As autos go electric, Toyota chases hydrogen dream
As U.N. climate conference delegates considered how to save the planet over the weekend in Glasgow, Toyota Motor’s chief executive was in Japan racing an experimental hydrogen car – a vehicle he says could preserve millions of auto jobs.
The colourful Toyota Corolla Sport that Akio Toyoda steered around the Okayama International Circuit in western Japan was powered by a converted GR Yaris engine running on hydrogen. Making such a powerplant commercially viable could keep internal combustion engines running in a carbon-free world.
“The enemy is carbon, not internal combustion engines. We shouldn’t just focus on one technology but make use of the technologies we already possess,” Toyoda said at the track. “Carbon neutrality is not about one having a single choice, but about keeping options open.”
Toyota’s latest push into hydrogen tech comes as the world’s biggest carmaker joins the rush to win a share of the growing market for battery electric vehicles (BEV) as the world tightens emission regulations to meet carbon-cutting pledges.
Although still only a small portion of vehicles on the road, global electric car registrations in 2020 grew 41% even as the overall car market contracted by almost a sixth, according to the International Energy Agency (IEA).
By 2025, Toyota plans to have 15 EV models available and is investing $13.5 billion over a decade to expand battery production.
NOT ONLY ELECTRIC
At the gathering in Glasgow, six major carmakers, including General Motors (GM.N), Ford Motor (F.N), Sweden’s Volvo (VOLVb.ST) and Daimler AG’s (DAIGn.DE) Mercedes-Benz signed a declaration to phase out fossil-fuel cars by 2040.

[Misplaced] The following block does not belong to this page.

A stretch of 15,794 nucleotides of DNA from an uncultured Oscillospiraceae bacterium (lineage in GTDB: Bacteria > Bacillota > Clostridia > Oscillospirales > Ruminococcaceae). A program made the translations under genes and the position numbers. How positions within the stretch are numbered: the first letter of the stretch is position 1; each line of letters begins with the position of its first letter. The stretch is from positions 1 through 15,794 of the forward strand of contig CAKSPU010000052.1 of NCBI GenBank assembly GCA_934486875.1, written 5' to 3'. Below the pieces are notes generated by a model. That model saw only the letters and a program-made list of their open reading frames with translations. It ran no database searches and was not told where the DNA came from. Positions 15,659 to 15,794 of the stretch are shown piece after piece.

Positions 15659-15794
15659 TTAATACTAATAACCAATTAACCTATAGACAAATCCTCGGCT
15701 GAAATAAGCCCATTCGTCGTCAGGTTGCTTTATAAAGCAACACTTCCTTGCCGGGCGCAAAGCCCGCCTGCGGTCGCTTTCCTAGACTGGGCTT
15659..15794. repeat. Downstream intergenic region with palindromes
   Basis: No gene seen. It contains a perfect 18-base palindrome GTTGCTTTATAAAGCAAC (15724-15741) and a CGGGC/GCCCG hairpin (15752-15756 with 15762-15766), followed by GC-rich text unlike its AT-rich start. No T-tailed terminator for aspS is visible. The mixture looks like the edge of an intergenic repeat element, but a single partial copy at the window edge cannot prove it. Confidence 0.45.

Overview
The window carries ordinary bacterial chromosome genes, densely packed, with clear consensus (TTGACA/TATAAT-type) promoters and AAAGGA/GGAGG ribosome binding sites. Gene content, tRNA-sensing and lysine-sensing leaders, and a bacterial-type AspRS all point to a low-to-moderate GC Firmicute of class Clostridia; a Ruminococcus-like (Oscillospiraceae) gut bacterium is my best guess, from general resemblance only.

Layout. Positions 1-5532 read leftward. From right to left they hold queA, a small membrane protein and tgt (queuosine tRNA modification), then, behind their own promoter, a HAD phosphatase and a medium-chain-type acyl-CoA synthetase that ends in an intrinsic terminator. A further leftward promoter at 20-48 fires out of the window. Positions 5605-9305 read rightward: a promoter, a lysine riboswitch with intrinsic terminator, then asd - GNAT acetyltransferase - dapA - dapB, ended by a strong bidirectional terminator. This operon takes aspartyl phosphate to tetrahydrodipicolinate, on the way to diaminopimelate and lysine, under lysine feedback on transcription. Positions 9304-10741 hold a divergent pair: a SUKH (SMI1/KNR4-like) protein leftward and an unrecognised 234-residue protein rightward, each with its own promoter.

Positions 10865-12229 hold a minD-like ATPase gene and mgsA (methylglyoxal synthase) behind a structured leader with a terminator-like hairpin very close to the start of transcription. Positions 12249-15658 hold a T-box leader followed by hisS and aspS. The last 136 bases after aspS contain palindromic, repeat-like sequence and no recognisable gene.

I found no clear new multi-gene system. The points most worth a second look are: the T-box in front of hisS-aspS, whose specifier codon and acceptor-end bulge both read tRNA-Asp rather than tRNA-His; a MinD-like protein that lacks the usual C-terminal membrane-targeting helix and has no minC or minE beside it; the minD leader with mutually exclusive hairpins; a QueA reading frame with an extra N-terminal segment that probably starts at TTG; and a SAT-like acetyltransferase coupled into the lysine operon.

Toyota declined to join that group, arguing that much of the world is not ready for a shift to EVs. Another notable absence was Germany’s Volkswagen (VOWG_p.DE).
“We don’t want to be seen as an EV maker, but as a carbon-neutral company,” Toyota Vice Chairman Shigeru Hayakawa said.
Hayakawa likened the technological choice facing the auto industry to the late 19th century contest that pitted direct current electricity transmission against alternating current. The stakes are high.
“If the adoption of carbon-free fuels happens quickly, that could bring the first battery EV boom to an end,” said Takeshi Miyao, an analyst at auto industry research company Carnorama.
In Japan, where mass layoffs are politically difficult, hydrogen’s allure is that it would cause less disruption than a full switch to EVs. The Japan Automobile Manufacturers Association estimates the automotive industry employs 5.5 million people.
Although Toyota and other car makers are putting resources into building hydrogen fuel cell vehicles (FCV), none have shown the appetite Toyota has for hydrogen engine technology.
One problem is that the engine is not completely carbon-free and cannot therefore be classed as zero-emission.
Although the byproduct of hydrogen and oxygen combustion is water, a small amount of engine metal burns as well, resulting in about 2% of the emissions of a gasoline engine. The exhaust also contains traces of nitrogen oxide.
There is a carbon cost to building electric car batteries, but EVs do not pollute when operated.
Hydrogen cars also need bulky pressurized tanks for their fuel. Much of the rear seat and trunk in Toyota’s hydrogen car was taken up by fuel tanks that blocked the rear window.
Safety concerns meant Toyota engineers had to refuel the vehicle far from the pits where other teams worked on their cars.
Such concerns have also slowed the construction of hydrogen fuelling stations in Japan, despite Japanese government backing for the fuel, which it sees as a key component in the country’s future carbon-neutral energy mix.
At the end of August, there were 154 hydrogen stations in Japan – six short of what the government wanted by the end of March.
“Hydrogen has long been known as a potential low-carbon transport fuel, but establishing it in the transport fuel mix has been difficult,” the IEA said in a progress report this month.
Even with adequate fuel infrastructure, Toyota still must build a vehicle that can compete in price, range and operating cost with conventional gasoline cars and EVs.
In Okayama, Toyoda declined to say when Toyota might launch a commercial hydrogen-engine car.
“It’s good to have a lot of choices. If everything becomes EVs then much of that industry is in China,” said Eiji Terasaki (57), who had travelled to the Okayama circuit from neighbouring Kagawa prefecture to watch the races.